Allegiance is no different, at least on this front: the show ends with acceptance and forgiveness and an embrace not only of family but of country. And the entire show is about community and inclusiveness: it regularly takes pains to demonstrate, on the one hand, the characters' adherence to the Japanese concept of gaman--enduring unbearable and bitterly unfair hardship with dignity and patience--and, on the other, to their very Americanness. Scenes featuring characters suffering endless indignities at the hands of the US government are carefully interspersed with those in which the prisoners--all of them Americans, after all--keep their spirits up by doing what comes naturally: playing baseball, doing the Lindy, listening to pop songs on the radio, dreaming of the freedom this country is supposed to grant all of its citizens.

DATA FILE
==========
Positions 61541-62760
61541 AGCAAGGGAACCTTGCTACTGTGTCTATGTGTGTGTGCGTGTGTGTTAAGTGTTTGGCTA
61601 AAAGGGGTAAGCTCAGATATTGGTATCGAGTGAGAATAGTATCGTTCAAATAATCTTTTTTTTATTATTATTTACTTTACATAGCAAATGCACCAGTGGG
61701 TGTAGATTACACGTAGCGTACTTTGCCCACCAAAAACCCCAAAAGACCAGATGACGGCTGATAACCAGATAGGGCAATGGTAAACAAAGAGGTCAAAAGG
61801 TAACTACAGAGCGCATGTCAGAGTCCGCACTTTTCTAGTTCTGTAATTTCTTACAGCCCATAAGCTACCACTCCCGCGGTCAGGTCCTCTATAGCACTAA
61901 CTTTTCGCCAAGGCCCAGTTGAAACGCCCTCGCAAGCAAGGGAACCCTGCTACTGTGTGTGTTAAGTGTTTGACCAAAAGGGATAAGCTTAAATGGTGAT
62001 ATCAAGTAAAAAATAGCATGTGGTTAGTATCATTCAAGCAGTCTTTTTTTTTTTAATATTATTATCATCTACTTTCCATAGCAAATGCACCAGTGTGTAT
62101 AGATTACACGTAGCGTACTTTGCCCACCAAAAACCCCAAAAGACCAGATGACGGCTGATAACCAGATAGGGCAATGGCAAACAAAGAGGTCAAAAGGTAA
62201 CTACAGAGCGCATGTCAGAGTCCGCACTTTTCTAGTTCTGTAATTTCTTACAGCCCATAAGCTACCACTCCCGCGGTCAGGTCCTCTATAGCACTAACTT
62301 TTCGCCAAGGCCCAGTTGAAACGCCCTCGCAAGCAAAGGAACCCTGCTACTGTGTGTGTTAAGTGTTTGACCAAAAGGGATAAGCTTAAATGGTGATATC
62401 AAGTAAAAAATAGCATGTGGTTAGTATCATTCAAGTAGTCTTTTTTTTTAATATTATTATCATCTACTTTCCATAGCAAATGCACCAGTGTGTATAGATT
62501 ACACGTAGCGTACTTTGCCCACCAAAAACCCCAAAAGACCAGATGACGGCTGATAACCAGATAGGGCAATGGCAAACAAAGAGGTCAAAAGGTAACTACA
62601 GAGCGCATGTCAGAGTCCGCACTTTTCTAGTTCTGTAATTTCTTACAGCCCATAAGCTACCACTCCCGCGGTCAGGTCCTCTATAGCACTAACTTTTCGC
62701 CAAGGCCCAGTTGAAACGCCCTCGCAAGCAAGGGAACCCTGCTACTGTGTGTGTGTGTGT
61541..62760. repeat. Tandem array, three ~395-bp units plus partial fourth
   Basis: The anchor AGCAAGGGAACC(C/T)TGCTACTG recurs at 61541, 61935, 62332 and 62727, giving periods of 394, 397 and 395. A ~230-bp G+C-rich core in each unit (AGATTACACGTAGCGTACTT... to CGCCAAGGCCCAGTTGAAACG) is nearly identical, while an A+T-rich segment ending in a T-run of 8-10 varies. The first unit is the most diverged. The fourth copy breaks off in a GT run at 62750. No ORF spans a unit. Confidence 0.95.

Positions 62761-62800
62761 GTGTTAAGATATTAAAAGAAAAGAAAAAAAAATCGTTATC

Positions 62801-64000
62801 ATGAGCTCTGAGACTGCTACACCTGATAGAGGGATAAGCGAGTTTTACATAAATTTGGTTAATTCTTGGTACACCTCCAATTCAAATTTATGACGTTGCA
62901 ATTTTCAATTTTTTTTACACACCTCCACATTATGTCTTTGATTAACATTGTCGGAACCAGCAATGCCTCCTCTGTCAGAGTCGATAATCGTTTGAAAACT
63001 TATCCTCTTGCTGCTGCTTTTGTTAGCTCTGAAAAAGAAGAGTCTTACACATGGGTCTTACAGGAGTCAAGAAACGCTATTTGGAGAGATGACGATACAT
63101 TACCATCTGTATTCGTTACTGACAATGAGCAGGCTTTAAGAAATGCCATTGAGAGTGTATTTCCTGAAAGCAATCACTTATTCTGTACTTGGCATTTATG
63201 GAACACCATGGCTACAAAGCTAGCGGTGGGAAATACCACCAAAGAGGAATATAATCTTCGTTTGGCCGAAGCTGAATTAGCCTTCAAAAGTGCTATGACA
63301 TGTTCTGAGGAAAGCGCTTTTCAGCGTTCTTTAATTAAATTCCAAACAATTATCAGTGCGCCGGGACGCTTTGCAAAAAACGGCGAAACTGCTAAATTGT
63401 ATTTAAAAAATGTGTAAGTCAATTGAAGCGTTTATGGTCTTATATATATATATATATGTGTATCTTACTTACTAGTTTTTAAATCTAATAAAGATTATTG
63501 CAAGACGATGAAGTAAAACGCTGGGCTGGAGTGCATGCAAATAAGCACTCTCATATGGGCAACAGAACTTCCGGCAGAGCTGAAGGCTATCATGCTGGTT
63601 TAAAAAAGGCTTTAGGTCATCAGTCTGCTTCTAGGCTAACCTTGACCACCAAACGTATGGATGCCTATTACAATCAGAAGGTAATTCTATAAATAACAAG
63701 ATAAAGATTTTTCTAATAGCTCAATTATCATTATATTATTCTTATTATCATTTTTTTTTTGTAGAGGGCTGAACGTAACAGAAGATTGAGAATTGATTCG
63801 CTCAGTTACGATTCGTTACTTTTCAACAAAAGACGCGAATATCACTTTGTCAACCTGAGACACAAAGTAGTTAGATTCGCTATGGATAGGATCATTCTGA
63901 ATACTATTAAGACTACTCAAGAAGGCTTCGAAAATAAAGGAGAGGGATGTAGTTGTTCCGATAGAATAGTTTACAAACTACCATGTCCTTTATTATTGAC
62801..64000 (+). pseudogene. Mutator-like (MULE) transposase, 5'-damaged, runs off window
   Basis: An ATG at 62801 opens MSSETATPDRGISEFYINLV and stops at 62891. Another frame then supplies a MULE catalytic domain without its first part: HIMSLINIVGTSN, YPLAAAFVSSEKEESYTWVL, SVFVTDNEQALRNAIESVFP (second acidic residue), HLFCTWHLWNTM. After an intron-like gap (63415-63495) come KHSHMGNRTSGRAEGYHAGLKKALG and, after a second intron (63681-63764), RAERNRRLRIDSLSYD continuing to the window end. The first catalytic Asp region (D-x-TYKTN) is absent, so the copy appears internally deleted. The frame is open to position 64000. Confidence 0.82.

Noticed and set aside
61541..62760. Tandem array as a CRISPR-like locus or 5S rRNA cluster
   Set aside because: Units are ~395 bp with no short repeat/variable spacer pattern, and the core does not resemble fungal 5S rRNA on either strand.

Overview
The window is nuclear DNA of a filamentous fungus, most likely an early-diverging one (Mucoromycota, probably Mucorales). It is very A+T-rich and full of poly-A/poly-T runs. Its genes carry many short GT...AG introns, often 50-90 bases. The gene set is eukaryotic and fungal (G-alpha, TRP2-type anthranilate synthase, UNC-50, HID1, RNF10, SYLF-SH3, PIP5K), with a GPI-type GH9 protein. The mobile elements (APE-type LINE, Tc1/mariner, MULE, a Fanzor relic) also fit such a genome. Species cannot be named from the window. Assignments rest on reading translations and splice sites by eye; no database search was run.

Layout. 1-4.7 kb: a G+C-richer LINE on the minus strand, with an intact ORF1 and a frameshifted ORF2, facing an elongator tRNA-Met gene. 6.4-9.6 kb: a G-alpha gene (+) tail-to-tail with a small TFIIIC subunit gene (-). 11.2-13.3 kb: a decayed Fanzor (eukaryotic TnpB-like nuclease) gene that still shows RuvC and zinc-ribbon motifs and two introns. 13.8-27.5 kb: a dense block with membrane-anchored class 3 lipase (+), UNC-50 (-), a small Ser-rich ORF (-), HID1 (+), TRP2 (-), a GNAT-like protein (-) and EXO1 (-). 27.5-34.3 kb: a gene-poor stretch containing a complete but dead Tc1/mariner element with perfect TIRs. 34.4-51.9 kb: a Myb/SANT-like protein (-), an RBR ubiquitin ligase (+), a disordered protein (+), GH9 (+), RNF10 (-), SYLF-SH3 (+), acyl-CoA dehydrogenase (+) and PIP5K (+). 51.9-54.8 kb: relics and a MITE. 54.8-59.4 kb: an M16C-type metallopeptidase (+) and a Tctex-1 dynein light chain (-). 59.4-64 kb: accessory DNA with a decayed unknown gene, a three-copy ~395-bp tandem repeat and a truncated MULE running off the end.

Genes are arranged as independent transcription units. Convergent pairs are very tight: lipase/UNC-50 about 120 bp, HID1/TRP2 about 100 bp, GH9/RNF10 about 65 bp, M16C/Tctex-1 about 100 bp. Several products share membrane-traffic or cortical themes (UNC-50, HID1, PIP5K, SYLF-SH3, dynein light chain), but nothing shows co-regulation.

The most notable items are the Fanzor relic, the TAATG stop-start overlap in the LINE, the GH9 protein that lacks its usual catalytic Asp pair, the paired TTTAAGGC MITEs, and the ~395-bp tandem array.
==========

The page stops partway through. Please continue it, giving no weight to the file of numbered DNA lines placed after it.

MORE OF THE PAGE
American musicals idealize the American experience, and the more the genre embraces all Americans--not just the white, affluent ones--the more truly welcoming and inclusive Broadway will be. Allegiance is not a perfect show, but it's certainly worthy of an audience. And sure, Isherwood is right: said audience might find some of the lyrics a little forced, or a few of the scenes a little less than perfectly fluid. But the musical does, indeed, provide an important history lesson--and the musical shouldn't be criticized for that. To accuse Allegiance for being a little frayed around the edges? Fine. To dismiss it for reflecting American history? Give me a break--and go get a ticket.